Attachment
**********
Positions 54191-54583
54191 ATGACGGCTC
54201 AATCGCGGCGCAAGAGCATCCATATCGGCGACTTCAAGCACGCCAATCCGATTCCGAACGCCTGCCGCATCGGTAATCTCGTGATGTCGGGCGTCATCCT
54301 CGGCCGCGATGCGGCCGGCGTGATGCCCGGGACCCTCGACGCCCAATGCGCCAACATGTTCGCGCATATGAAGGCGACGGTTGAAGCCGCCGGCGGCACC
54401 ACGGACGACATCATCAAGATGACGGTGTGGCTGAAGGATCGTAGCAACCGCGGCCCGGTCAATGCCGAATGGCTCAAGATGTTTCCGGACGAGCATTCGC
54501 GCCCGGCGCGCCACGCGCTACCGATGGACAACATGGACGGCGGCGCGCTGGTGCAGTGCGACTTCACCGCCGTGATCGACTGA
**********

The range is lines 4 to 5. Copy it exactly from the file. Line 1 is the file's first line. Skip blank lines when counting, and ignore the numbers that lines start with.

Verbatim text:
54301 CGGCCGCGATGCGGCCGGCGTGATGCCCGGGACCCTCGACGCCCAATGCGCCAACATGTTCGCGCATATGAAGGCGACGGTTGAAGCCGCCGGCGGCACC
54401 ACGGACGACATCATCAAGATGACGGTGTGGCTGAAGGATCGTAGCAACCGCGGCCCGGTCAATGCCGAATGGCTCAAGATGTTTCCGGACGAGCATTCGC